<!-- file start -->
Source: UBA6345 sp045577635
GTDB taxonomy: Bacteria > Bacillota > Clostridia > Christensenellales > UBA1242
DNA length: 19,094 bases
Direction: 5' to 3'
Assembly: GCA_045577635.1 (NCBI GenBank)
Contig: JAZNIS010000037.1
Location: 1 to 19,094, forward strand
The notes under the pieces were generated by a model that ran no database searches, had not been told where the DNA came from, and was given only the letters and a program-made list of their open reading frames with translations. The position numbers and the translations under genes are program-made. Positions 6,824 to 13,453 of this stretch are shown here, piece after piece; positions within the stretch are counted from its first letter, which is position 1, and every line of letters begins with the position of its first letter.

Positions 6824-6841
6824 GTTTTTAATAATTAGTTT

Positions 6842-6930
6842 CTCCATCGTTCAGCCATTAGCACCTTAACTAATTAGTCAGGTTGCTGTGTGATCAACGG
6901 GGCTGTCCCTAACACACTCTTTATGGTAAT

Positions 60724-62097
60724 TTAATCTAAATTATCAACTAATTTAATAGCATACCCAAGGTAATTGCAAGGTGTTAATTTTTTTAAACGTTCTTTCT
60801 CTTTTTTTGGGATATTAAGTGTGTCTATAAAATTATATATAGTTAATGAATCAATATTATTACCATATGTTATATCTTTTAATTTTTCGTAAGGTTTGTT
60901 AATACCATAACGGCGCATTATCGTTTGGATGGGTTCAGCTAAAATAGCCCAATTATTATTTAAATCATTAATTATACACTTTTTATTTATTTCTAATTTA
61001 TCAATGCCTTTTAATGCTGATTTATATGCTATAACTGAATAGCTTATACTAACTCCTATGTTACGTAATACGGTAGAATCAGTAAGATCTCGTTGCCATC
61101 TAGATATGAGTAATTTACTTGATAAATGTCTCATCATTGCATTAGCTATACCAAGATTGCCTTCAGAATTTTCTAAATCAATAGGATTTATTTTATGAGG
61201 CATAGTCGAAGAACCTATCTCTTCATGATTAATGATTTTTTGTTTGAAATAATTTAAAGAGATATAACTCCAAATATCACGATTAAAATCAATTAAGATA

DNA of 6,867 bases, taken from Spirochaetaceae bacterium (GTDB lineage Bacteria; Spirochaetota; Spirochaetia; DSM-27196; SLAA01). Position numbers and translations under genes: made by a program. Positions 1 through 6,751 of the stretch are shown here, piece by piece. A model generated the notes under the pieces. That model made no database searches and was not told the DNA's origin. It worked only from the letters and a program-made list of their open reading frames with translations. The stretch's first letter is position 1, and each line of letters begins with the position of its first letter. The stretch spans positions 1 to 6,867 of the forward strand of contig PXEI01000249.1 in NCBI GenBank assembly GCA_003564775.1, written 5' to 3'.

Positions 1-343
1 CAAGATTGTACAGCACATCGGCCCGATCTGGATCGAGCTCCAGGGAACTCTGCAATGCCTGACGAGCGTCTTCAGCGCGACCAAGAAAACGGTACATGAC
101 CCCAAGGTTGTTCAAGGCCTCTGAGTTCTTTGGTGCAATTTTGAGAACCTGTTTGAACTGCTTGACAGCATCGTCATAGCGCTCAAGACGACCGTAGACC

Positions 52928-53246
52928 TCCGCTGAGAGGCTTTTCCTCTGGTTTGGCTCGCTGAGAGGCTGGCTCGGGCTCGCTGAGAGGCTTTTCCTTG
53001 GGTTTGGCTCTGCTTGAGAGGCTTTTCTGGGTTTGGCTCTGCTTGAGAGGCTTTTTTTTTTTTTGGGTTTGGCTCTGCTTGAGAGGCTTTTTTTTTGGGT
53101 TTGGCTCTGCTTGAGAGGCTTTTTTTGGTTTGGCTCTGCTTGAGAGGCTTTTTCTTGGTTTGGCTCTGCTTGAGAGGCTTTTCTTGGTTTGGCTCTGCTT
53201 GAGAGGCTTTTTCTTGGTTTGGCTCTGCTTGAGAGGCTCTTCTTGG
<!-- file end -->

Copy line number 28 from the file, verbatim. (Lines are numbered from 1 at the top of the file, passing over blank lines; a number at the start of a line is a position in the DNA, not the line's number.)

53101 TTGGCTCTGCTTGAGAGGCTTTTTTTGGTTTGGCTCTGCTTGAGAGGCTTTTTCTTGGTTTGGCTCTGCTTGAGAGGCTTTTCTTGGTTTGGCTCTGCTT